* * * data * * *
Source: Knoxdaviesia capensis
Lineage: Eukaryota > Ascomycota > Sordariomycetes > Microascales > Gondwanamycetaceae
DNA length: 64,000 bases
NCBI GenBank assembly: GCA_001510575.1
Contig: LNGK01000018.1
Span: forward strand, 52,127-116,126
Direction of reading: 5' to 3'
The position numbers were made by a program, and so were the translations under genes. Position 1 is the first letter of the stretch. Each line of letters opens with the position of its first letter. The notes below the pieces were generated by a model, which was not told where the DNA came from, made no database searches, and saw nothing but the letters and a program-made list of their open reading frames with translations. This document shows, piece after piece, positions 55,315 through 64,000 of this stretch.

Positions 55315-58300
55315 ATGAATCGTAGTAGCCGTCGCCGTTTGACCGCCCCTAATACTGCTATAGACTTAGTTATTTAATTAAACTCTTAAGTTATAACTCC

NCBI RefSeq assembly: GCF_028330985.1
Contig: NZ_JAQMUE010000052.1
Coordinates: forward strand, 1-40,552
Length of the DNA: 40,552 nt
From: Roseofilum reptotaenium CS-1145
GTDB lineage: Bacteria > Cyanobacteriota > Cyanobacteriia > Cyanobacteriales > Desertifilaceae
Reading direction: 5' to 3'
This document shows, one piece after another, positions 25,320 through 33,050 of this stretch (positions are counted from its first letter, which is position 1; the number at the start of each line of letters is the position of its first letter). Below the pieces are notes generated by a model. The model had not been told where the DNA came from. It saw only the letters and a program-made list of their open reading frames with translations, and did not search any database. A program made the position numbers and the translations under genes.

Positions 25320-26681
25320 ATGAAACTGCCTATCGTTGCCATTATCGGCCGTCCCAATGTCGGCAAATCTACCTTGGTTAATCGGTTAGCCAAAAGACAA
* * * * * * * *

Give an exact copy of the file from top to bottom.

Source: Knoxdaviesia capensis
Lineage: Eukaryota > Ascomycota > Sordariomycetes > Microascales > Gondwanamycetaceae
DNA length: 64,000 bases
NCBI GenBank assembly: GCA_001510575.1
Contig: LNGK01000018.1
Span: forward strand, 52,127-116,126
Direction of reading: 5' to 3'
The position numbers were made by a program, and so were the translations under genes. Position 1 is the first letter of the stretch. Each line of letters opens with the position of its first letter. The notes below the pieces were generated by a model, which was not told where the DNA came from, made no database searches, and saw nothing but the letters and a program-made list of their open reading frames with translations. This document shows, piece after piece, positions 55,315 through 64,000 of this stretch.

Positions 55315-58300
55315 ATGAATCGTAGTAGCCGTCGCCGTTTGACCGCCCCTAATACTGCTATAGACTTAGTTATTTAATTAAACTCTTAAGTTATAACTCC

NCBI RefSeq assembly: GCF_028330985.1
Contig: NZ_JAQMUE010000052.1
Coordinates: forward strand, 1-40,552
Length of the DNA: 40,552 nt
From: Roseofilum reptotaenium CS-1145
GTDB lineage: Bacteria > Cyanobacteriota > Cyanobacteriia > Cyanobacteriales > Desertifilaceae
Reading direction: 5' to 3'
This document shows, one piece after another, positions 25,320 through 33,050 of this stretch (positions are counted from its first letter, which is position 1; the number at the start of each line of letters is the position of its first letter). Below the pieces are notes generated by a model. The model had not been told where the DNA came from. It saw only the letters and a program-made list of their open reading frames with translations, and did not search any database. A program made the position numbers and the translations under genes.

Positions 25320-26681
25320 ATGAAACTGCCTATCGTTGCCATTATCGGCCGTCCCAATGTCGGCAAATCTACCTTGGTTAATCGGTTAGCCAAAAGACAA